Territory Stories

Debates Day 6 - Thursday 19 October 2017



Debates Day 6 - Thursday 19 October 2017

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Parliamentary Record 8


Debates for 13th Assembly 2016 - 2018; ParliamentNT; Parliamentary Record; 13th Assembly 2016 - 2020




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Legislative Assembly of the Northern Territory

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Attribution International 4.0 (CC BY 4.0)

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Legislative Assembly of the Northern Territory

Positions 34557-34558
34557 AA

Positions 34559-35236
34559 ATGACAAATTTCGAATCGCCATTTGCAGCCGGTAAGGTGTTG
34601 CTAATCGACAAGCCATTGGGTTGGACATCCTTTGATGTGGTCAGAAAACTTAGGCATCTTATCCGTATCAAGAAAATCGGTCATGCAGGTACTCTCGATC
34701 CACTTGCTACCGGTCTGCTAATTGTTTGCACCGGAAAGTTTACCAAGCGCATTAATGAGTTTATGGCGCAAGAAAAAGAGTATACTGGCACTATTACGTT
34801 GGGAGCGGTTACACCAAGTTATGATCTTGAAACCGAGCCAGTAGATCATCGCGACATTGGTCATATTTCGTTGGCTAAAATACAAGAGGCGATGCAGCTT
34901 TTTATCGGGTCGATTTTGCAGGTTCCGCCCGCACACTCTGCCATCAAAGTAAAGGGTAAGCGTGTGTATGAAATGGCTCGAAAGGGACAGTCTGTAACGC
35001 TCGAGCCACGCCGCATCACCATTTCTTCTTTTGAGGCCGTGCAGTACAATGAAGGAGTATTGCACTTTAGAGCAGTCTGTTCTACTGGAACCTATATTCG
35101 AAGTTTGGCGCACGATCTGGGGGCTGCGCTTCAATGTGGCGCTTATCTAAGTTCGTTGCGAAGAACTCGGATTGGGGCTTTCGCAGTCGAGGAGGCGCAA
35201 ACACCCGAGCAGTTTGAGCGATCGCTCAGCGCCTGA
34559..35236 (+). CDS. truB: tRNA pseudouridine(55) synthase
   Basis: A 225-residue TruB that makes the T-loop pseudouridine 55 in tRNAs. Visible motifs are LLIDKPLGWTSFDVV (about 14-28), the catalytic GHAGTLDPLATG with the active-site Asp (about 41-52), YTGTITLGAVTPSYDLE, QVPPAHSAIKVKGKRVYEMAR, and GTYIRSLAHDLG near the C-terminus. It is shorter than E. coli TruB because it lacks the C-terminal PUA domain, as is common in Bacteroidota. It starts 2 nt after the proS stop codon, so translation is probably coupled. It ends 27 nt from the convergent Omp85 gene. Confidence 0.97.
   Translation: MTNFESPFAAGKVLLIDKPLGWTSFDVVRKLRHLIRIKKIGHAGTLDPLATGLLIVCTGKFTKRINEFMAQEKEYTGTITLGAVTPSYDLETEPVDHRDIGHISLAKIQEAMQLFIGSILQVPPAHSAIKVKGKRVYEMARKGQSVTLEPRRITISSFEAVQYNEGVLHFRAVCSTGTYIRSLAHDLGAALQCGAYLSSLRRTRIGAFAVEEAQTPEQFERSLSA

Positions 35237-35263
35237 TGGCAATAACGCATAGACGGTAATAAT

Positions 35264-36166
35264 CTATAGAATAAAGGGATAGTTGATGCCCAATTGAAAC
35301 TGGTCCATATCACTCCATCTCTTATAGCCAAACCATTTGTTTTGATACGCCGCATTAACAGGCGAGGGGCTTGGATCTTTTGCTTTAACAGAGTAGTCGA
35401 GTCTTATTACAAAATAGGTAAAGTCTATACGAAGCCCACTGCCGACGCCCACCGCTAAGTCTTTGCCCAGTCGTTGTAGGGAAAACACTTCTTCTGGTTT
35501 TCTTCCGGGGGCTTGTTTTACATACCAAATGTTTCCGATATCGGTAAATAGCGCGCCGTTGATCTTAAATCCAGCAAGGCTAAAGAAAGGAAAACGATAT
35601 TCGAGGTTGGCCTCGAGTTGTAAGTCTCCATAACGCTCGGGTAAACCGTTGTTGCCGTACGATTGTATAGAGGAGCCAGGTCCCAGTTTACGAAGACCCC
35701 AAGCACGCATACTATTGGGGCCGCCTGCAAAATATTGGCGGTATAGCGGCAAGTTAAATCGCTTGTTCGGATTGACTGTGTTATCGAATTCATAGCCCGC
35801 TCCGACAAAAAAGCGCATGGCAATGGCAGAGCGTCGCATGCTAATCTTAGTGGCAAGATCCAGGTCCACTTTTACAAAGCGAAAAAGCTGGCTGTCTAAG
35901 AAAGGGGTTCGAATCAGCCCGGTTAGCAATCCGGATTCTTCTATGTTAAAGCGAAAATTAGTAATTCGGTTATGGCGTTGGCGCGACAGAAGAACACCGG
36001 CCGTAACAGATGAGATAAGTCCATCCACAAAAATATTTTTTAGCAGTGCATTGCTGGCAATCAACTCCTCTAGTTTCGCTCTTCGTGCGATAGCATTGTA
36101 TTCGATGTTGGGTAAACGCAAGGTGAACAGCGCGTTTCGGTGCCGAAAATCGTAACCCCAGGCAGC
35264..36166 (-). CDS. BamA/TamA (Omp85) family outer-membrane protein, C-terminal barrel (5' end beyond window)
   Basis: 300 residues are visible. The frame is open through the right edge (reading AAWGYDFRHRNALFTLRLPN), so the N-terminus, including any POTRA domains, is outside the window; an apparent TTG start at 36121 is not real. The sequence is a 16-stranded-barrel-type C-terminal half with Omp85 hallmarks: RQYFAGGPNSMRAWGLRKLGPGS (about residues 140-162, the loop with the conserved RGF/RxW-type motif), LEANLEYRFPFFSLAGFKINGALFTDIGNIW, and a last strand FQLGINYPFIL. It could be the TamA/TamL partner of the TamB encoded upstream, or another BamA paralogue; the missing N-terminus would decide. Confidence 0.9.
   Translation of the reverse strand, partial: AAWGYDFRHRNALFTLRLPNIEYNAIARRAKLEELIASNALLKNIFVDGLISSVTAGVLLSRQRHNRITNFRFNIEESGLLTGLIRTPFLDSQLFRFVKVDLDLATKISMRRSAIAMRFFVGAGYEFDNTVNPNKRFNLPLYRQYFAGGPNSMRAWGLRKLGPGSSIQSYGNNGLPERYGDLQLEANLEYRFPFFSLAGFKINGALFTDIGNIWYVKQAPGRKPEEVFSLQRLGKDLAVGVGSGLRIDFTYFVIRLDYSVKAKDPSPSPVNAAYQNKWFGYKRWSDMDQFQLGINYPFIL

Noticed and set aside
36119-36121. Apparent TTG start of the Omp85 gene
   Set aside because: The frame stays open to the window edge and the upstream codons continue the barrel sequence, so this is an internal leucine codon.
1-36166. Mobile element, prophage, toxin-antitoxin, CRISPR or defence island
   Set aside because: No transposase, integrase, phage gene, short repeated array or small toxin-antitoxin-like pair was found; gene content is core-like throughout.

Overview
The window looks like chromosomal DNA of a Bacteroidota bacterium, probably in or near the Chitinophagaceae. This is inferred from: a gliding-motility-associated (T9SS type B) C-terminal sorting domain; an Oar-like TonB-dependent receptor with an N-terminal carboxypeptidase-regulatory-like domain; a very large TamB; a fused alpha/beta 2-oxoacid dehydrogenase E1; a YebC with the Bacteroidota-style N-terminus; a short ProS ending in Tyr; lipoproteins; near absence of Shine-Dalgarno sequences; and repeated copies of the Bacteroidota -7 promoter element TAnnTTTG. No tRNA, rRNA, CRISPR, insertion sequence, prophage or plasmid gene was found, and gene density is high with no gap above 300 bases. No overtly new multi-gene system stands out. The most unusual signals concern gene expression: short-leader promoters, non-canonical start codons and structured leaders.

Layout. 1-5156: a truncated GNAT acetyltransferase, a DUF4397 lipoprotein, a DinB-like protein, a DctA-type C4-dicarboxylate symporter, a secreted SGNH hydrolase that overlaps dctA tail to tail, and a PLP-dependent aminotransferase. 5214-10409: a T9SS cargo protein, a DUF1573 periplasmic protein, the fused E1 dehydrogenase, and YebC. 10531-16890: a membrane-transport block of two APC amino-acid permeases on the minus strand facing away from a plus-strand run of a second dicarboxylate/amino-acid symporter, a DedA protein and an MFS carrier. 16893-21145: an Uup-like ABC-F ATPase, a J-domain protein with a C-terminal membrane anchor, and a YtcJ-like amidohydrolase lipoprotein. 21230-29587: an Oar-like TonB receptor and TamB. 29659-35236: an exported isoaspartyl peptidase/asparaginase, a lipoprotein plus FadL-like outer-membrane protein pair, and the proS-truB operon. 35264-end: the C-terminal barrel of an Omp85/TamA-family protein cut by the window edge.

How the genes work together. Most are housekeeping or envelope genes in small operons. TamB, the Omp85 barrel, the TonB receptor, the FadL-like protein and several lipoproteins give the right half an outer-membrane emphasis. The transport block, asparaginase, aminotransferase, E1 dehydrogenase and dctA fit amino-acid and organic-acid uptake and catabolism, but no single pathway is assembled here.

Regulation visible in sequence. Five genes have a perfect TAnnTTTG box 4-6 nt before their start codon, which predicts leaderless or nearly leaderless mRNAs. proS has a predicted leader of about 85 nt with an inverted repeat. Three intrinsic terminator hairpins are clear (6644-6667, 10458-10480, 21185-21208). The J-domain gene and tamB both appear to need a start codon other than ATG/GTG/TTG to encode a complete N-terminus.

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DEBATES Thursday 19 October 2017 2722 The problem is that when the money comes to the Northern Territory based on population it is then distributed by horizontal fiscal equalisation, which means councils get less than they probably should. I understand that money goes into regional councils but it affects other councils as well. Whilst we might be complaining about the government cutting the GSTif the minister is heading off with other people for a COAG meeting soon to discuss the GSTI would hope that the issue of better financial assistance for local government is raised. It has been raised year-in, year-out. It runs into a brick wall and there is very little you can do about it when the other states and councils have so much power. This highlights the problem we have when it comes to this whole debate. You only need three or four of those big states to say, We want to change. It does not matter who is in power, whether it is Labor or Liberal and it puts our GST at risk in this part of the world. I have heard speakers give some very good reasons why we need to retain it. I heard the minister for Culture talk about lack of communication. That is not just out bush; it is in my area. I get plenty of phone calls about the NBN, asking why it is so useless. People are promised the world and then they do not get the world. It is an area with promises that have not been achieved. I hear all about the schools, hospitals, clinics and services we provide through dialysis machinesthe work done in trying to get kids to school and giving them adequate education. Most of the funding, even if we say it is ours, comes from the Commonwealth. If that is cut then we have some issues. We cannot pretend that making a lot of noise in this parliament will make the rest of them agree with us. We get nearly five times the amount of money per head of population than other states. They look at thateven though the total amount does not look so big, they do not look at thatand say, You get five times more per head of population than we do. That is not fair. Member interjecting. Mr WOOD: I understand that but when it comes to politics and when it comes to populist politics, if I am a Western Australian member of parliament and I am arguing to keep my seat, I will say, Look at the Northern Territory. It gets more money than Western Australia and we produce all this iron ore and we do not get so much money. Member interjecting. Mr DEPUTY SPEAKER: Order! Mr WOOD: It comes down to politics. All I am saying isit is something I have said here many times before we have to work hard, as a Territory, to improve our economy and to stand up on our fe et. It might take a long time; it might include gas; it might include trying to get tourists here in the off-season; it might be working to improve our road network so people do not run away in September and empty the local caravan park, as they have in Howard Springs. Come September, there are about two caravans in Howard Springs Holiday Park, maybe a few permanents. They disappear because it is hot and they think they will never get back home when the rain has started. We need to work harder on doing a lot of those things. I thank the minister for bringing forward the motion. I am happy to support it. I will not necessarily support all the jibes from one side to the other because I think that is part of the party politics of this issue. The issue of the GST is more important than the party politics that sometimes goes into this debate. That party politics is sometimes the reason we are pushed to a point where we have to stand up for ourselves. Thank you, Treasurer. I support the motion. Mr GUNNER (Chief Minister): Mr Deputy Speaker, the children of Borroloola and the children of Geelong deserve to have an equal opportunity to gain the same education services as everyone else. The children of Borroloola deserve more than a reasonable chance to gain education. The women of Yuendumu and the women of Newcastle deserve an equal chance of gaining basic health services during a pregnancy. The women of Yuendumu deserve more than a reasonable chance of gaining that same service standard.